Cash dividends represent ownership to a firm’s distributed profits to shareholders and provide an incentive to investors to own the shares of large companies, even if they are not growth-oriented.
Companies that pay cash dividends typically generate strong cash flows for subsequent quarters and are widely viewed as financially healthy. However, most of the dividend-paying companies are not growth-oriented. Instead, they are seeking to increase shareholder value and generate a steady stream of income for their shareholders.
They are also seeking expansion into new markets and are focusing on new investment opportunities. Some dividend-paying companies set their dividend payout ratio ideally around 50%-55%, and they distribute the relevant amount of retained to their shareholders as a dividend.
Steve owns 1000 shares of a technology company. The company is a leader in the sector and is consistently delivering dividend payments for 54 consecutive years. The company’s board of directors determines a dividend of $2.66 per share, which is an increase of 13% from the previous quarter. The increase is a part of the company’s financial strategy to attract more investors and maintain its financial ratios stable. Based on the new dividend per share, Mark is entitled to 1000 x $2.66 = $2660.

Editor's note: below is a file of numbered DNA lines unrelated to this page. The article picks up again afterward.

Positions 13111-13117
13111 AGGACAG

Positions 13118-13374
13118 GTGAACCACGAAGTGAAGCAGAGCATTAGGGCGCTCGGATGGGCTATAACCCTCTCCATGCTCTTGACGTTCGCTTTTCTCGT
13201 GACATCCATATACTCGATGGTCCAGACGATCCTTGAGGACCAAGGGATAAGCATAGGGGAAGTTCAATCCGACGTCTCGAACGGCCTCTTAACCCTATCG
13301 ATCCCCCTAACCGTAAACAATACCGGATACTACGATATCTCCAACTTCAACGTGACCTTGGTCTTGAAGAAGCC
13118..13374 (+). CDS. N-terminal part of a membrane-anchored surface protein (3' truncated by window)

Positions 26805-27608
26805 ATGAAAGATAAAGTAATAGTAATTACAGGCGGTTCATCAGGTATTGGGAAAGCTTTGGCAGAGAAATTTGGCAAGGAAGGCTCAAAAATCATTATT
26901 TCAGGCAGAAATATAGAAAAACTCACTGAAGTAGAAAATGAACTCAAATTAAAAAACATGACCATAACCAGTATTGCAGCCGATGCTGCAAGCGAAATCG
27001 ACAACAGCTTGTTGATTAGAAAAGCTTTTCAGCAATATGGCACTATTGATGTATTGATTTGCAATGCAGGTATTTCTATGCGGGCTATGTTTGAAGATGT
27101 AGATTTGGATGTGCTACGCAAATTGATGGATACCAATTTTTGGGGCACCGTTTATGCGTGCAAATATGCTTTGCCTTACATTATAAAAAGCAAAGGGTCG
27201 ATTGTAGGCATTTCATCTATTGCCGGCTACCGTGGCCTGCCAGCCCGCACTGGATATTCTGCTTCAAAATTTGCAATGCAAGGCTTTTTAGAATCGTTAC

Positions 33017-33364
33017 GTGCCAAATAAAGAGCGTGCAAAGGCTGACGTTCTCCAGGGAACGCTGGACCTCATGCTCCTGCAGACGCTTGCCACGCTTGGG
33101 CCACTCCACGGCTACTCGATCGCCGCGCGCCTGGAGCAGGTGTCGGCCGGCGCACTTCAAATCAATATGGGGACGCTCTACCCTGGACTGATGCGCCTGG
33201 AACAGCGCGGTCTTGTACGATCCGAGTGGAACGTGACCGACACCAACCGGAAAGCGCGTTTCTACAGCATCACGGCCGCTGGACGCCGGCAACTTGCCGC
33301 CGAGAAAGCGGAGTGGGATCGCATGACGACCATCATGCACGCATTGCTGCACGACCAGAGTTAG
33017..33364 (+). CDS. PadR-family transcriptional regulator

Before the distribution of the dividends, the company’s board of directors declares the dividend (declaration date) on September 15th. Then, it decides the record date to be on September 20th, on which it reviews its books to determine the shareholders who are still owning the company’s shares. Mark holds the company’s stocks on September 20th, and he can receive the dividend payment.
In addition, the company declares an extra dividend because their quarterly results for five consecutive quarters were extraordinary and the company’s management wants to compensate the shareholders. Conversely, in the cases that a company goes bankrupt, common shareholders are entitled to the proceeds of asset liquidation.